20 years under Putin: a timeline

The year 2013 was not an easy one for the United States, and Russian President Vladimir Putin used the situation to strengthen his position both on the world stage and in the post-Soviet space. Donald N. Jensen, Resident Fellow at the Center for Transatlantic Relations at the Johns Hopkins School of Advanced International Studies, argues that the Kremlin should not expect similar diplomatic victories in 2014.



The 2013 joint report of the U.S.-Russia Presidential Commission trumpeted bilateral cooperation on a wide range of areas, including national security, the economy, people-to-people exchanges, agriculture, and science. These activities, largely begun in the heyday of the Reset during the Obama administration’s first term, now comprise 21 working groups drawing on more than 60 offices and agencies, as well as private businesses and non-governmental organizations in Washington and Moscow.

The Russian Foreign Ministry described the groups’ cooperation as “successful.” Vladimir Putin said that the year 2013 demonstrated that Moscow and Washington “are able to work together to solve international problems.” In November, on the eightieth anniversary of the establishment of diplomatic relations between the Soviet Union and the United States, U.S. ambassador to Russia Michael McFaul stated that he believed the United States and Russia have more common interests than differences.

Despite these optimistic words and limited accomplishments, the last twelve months were marked by troubled, inconsistent, and sometimes contradictory relations between the United States and Russia. In the first months of 2013, the Reset, the Obama administration’s already-faltering initiative to broaden and deepen ties with Moscow, finally collapsed. The proximate cause was the Kremlin’s angry response to the Magnitsky Act, which was forced by the U.S. Congress on a reluctant White House and banned a select list of Russian officials guilty of human rights violations from traveling to the United States, as well as ordered that their assets be confiscated. But the real reasons for the Reset’s demise were much deeper. They­ lay in the two sides’ geopolitical differences over what the Reset was supposed to achieve, the exaggeration of its accomplishments (especially by Washington), and the Reset’s own internal contradictions.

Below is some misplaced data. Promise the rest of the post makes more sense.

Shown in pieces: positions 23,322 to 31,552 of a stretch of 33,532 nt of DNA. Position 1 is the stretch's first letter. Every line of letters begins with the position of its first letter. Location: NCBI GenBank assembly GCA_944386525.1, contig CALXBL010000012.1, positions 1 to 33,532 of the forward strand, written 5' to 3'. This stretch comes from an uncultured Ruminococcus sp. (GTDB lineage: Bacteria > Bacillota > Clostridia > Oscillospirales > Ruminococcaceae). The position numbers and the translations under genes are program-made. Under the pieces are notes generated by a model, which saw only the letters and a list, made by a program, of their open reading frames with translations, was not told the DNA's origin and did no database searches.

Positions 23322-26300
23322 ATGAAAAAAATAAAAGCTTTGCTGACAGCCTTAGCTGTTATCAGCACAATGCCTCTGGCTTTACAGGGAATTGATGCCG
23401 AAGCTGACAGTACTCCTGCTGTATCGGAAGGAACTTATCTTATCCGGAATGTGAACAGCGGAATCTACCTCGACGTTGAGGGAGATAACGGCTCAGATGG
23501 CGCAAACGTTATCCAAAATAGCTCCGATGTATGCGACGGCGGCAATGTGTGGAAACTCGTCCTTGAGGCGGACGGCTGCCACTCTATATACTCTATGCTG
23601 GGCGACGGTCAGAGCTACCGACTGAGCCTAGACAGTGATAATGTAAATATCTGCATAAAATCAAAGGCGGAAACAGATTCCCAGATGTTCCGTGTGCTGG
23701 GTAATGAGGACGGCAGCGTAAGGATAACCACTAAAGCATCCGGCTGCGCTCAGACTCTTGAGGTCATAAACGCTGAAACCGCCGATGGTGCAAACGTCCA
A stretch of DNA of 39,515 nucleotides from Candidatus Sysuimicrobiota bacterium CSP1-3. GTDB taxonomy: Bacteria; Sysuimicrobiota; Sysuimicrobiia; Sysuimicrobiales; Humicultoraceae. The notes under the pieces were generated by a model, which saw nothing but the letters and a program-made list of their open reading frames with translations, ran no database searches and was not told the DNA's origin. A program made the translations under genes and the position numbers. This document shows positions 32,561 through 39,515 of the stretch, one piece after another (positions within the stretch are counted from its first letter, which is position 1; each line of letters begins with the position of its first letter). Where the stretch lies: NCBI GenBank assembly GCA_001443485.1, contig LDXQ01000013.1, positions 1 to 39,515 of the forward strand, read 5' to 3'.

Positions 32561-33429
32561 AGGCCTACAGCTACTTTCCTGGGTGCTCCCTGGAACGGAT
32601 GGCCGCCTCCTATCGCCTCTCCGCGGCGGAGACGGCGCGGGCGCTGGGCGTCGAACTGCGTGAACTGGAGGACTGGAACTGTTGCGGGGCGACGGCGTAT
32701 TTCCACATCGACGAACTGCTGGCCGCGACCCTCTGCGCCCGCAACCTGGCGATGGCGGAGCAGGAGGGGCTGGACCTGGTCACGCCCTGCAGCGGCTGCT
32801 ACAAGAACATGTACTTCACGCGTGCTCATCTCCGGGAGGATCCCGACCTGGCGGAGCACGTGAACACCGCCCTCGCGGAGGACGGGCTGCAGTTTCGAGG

The Obama administration hoped the Reset would succeed even as the Kremlin sought to roll back U.S. global influence and crack down on human rights at home. By the summer of 2013, differences over Syria, a deadlock over further reductions in strategic offensive arms and missile defense, and Putin’s authoritarian course had brought relations to an apparent dead end. These factors, along with Putin’s refusal to extradite fugitive government contractor Edward Snowden, led Obama to cancel a summit scheduled for September. By the end of August, when, to the Kremlin’s alarm, Obama announced the United States would use military force against Syria, a Russian ally, in response to a chemical attack on a Damascus suburb, the U.S.-Russia relationship had sunk to its lowest point since Russia invaded Georgia in 2008.